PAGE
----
Erasmus Darwin (1731–1802) was born in Nottinghamshire where his father Robert Darwin was a lawyer. Presumably the family lived well because Erasmus went to university in St John’s College Cambridge, then studied medicine at the University of Edinburgh Medical School.
Erasmus Darwin House Museum, Lichfield
The Cathedral can be seen behind the house.
In 1757 he moved to Lichfield, Staffordshire to establish a medical practice there. Erasmus became a highly successful physician, and practiced for 50+ years. The doctor liked sex himself, with his wives, mistresses and other peoples’ girlfriends, and warmly prescribed sex as a cure for hypochondria in his patients. Perhaps that was why George III invited him to be his Royal Physician. More probably, the king was interested in Erasmus’ ideas on hygiene, mental health, balanced diet and the proper treatment of wounds.
Clearly Erasmus was far from a standard suburban GP. He was an inventor of extraordinary breadth, including a canal lift for barges and some weather monitoring machines, both of which were needed by local industry. Alas Erasmus did not patent any of his inventions, even his very clever flushing toilet. He seemed to believe that invoking patents would damage his reputation as a doctor. However his friend Matthew Boulton, another creative thinker and successful inventor, had no such scruples.
Best of all Erasmus co-founded the Lunar Society of Birmingham in 1765, a discussion group where thinking industrialists and natural philosophers could get together in an exciting environment. In 1776 he formed the Lichfield Botanical Society, translating the works of a Swedish botanist into English. The result was two, well thought out publications: A System of Vegetables (early 1780s) and The Families of Plants in 1787.
Erasmus Darwin House Museum, display
Erasmus Darwin was a very close friend of Josiah Wedgwood (1730–95), the founder of the pottery firm, Josiah Wedgwood and Sons. Josiah Wedgwood was also a prominent abolitionist so perhaps they shared a number of important values. Anyhow, so close were the two families that Josiah’s granddaughter, Emma Wedgwood, married Erasmus’ grandson, Charles Darwin. Sir Francis Galton (1822–1911) grandson of Erasmus and cousin of Charles Darwin, was another extraordinary polymath in that family.
I wonder how many people, even those who have read Charles’ Darwin’s writings, would know of grandpa Erasmus’ work? In Lichfield, Erasmus developed his system of evolution, and presumably influenced the later ideas of his grandson Charles Darwin. Remember it was Erasmus who wrote the Laws of Organic Life in 1794, dealing with with pathology, anatomy, psychology and the functioning of the body, decades before On the Origin of Species 1859!!! And I wonder how many people, who have seen Joseph Wright of Derby’s well known portrait of Erasmus, realise who the sitter was?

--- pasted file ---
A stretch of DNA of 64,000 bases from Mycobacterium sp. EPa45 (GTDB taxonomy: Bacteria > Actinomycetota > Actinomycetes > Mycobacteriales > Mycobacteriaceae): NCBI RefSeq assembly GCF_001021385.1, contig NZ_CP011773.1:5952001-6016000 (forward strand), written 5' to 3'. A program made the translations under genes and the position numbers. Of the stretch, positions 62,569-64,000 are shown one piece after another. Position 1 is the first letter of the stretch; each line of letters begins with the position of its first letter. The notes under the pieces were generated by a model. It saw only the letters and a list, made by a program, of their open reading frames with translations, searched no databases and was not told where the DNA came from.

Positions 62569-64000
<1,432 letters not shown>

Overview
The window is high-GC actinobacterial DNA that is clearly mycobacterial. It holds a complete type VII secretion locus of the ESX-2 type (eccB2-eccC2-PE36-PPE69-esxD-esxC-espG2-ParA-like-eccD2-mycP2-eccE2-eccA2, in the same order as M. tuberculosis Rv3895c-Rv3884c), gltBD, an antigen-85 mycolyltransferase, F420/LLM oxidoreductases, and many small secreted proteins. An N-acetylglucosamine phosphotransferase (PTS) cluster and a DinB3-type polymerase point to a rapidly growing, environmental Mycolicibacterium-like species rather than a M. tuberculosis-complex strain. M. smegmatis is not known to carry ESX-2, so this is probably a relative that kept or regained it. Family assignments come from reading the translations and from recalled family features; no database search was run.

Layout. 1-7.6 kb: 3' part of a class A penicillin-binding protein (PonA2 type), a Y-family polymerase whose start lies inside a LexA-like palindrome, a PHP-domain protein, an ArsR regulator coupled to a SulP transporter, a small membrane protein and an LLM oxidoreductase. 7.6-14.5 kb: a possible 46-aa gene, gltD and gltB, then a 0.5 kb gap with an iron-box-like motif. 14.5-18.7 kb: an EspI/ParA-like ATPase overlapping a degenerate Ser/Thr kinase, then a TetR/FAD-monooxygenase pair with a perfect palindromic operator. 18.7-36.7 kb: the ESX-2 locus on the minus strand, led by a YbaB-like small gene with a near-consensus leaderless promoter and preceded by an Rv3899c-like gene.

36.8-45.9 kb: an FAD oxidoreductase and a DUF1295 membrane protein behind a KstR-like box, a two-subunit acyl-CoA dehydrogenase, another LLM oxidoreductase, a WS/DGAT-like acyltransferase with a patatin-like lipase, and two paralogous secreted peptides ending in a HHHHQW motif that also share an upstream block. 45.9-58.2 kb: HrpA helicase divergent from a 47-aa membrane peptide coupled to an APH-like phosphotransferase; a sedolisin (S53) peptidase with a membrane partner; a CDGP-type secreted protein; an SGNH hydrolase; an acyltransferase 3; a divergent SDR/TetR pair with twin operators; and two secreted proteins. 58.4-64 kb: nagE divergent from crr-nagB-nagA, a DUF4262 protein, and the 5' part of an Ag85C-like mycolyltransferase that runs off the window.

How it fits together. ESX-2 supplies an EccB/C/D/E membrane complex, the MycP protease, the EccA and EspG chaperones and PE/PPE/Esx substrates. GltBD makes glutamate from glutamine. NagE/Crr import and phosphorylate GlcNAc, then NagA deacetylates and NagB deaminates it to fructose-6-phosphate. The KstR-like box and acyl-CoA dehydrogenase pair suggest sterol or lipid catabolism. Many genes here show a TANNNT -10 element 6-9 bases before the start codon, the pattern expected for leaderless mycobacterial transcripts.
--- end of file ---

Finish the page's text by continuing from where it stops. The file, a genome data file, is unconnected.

Erasmus Darwin by Joseph Wright, 76 x 64cm, c1792. Derby Museum and Art Gallery.
Dr Darwin, as you can see, was a rather large man.
Erasmus lived in, and modified a large medieval house near the cathedral close, converting it into a brick Georgian town house. It was here that his Robert Waring Darwin (1766-1848) was born, later father of the naturalist Charles Darwin. And it was this building that functioned as Erasmus’ medical practice, the laboratory for his scientific experiments and the Lunar Society’s gathering place.
In Apr 1999, the Lichfield house became a museum and visitor centre dedicated to his life’s work. Once the renovations were completed, the Erasmus Darwin House Museum was filled with his furniture, books, medical equipment and inventions.
Late in life, Erasmus moved to Derby where he formed the Derby Philosophical Society, a daughter organisation of his earlier Lunar group.
Erasmus Darwin, Zoonomia, Vol. I Or, the Laws of Organic Life, 1794.
What an amazing polymath and Enlightenment thinker Dr Erasmus Darwin was. He made major contributions to learning in 75 diverse areas which included:
1) abolition of slavery 2) ventilation 3) mental illness 4) microscopy 5) warm and cold fronts 6) afforestation 7) water closets 8) moon's origin 9) treatment of dropsy 10) animal camouflage 11) nerve impulses 12) wind-gauges 13) artesian wells 14) windmills 15) artificial insemination 16) nitrogen cycle 17) manures 18) women's emancipation 19) biological adaptation 20) biological pest control 21) origin of life 22) canal locks 23) outer atmosphere 24) carriage design including steam carriages 25) phosphorous 26) photosynthesis 27) centrifugation 28) cloud formation 29) compressed air 30) rotary pumps 31) copying machines 32) secular morality 33) educational reform 34) sewage farms 35) sexual reproduction 36) evolutionary theory 37) speaking machines 38) exercise for children 39) squinting 40) fertilizers 41) limestone deposits 42) formation of coal 43) steam turbines 44) geological stratification 45) hereditary disease 46) insecticides 47) telescopes 48) language 49) temperance 50) timber production.
Examine Jenny Uglow's book, The Lunar Men: Five Friends Whose Curiosity Changed the World. It was published by Farrar, Straus and Giroux in 2003.
Breakfast Links: Week of December 5, 2016
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